Using SSH the right way

22 May 2015

I hate PUTTY. There I said it. It is difficult to use. It look like something a Windows user would use to connect to remote systems because the default terminal sucks. As a proud Linux user(though Ubuntu; pardon me, Linux puritans), I have always loved the terminal. Typing commands, and the reams of text output that comes gives me a satisfying feeling. If I can connect to from the terminal without much hassle, why would I use a stylised application that doesn’t have a normal copy and paste option?

So how do you setup the whole apparatus that will let you ssh into a remote system? Here goes: (I’m using an Amazon EC2 instance as an example)

  • First of all find the .ssh folder in your home folder. If you don’t have a config file in it, create one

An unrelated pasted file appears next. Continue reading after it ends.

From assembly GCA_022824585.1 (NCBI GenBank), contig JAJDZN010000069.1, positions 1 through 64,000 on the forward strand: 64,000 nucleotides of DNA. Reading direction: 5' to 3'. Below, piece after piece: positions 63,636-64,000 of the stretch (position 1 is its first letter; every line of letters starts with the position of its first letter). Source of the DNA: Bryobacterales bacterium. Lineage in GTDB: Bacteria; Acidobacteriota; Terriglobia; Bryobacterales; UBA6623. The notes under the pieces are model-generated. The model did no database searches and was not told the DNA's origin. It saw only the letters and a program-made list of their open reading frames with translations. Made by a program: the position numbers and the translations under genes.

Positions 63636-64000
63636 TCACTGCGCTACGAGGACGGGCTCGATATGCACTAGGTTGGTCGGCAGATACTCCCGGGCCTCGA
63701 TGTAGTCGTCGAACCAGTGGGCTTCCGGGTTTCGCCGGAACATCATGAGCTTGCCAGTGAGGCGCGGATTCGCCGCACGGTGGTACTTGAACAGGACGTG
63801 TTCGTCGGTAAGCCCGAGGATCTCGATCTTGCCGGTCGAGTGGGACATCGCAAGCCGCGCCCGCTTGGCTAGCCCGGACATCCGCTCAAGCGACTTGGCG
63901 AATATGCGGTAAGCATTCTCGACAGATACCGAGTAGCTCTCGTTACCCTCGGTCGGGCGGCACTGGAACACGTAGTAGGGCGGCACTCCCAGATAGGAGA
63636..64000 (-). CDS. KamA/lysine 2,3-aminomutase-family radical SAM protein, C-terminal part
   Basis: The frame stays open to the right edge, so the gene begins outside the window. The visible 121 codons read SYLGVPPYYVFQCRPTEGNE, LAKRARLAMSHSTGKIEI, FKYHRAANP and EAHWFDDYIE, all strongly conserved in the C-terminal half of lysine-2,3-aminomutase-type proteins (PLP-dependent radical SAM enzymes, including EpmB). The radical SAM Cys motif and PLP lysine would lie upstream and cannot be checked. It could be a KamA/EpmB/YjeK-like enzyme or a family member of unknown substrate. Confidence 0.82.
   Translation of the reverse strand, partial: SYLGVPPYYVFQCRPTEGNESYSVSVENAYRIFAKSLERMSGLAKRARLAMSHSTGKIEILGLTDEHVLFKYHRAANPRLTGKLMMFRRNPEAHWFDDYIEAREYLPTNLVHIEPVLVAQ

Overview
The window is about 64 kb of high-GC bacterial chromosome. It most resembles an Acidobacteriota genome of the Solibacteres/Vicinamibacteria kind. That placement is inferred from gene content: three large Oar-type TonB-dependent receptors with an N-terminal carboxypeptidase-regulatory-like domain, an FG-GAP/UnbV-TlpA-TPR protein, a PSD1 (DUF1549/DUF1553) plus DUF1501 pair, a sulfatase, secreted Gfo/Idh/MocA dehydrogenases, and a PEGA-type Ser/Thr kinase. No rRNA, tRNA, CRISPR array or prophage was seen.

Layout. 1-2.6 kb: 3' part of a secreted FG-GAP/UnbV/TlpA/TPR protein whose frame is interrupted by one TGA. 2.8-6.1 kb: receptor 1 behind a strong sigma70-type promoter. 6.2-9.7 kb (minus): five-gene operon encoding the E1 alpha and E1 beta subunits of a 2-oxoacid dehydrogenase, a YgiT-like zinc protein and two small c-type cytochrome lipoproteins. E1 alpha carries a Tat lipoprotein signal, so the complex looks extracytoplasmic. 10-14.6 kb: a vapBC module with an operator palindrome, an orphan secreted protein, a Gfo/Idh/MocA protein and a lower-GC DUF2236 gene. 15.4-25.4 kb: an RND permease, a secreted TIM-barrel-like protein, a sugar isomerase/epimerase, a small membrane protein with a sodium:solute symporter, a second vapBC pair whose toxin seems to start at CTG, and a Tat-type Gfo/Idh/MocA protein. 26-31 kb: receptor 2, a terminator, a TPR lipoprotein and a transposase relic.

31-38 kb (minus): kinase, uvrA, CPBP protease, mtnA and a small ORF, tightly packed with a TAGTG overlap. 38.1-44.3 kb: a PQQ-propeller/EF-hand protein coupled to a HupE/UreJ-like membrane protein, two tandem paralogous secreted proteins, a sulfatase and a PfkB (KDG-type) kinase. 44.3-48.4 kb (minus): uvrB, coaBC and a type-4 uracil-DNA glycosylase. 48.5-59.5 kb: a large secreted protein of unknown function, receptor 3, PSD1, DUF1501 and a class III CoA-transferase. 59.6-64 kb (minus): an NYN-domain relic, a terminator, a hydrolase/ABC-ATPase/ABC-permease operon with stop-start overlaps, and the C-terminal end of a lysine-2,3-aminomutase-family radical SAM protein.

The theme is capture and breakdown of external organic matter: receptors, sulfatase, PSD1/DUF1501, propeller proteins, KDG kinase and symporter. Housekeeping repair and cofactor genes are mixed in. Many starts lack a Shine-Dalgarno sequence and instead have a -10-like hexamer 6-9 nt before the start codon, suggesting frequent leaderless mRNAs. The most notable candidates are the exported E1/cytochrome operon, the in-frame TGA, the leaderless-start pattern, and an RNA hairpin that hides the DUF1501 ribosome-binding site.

• In the config file, add the following lines: Host *host-nickname* HostName *your-remote-server-ip* User *your-username* Identityfile *your-pem-file* That’s it, done! Now you can simply type ssh host-nickname to access the remote shell. For other remote hosts, the Identityfile may be replaced with a password.

This is a much better way than running ssh -i your-pem-file your-username@your-remote-server-ip because of the following reasons:

  • No need to type long commands. You could of course use aliases, but this is much more cleaner. Mainly because, the aliases don’t need to be loaded when the shell loads.
  • scp is much more easier. Simpy run scp host-nickname:/your/remote/file/location /your/local/file/location to download files.
  • Editing remote file using emacs becomes possible.
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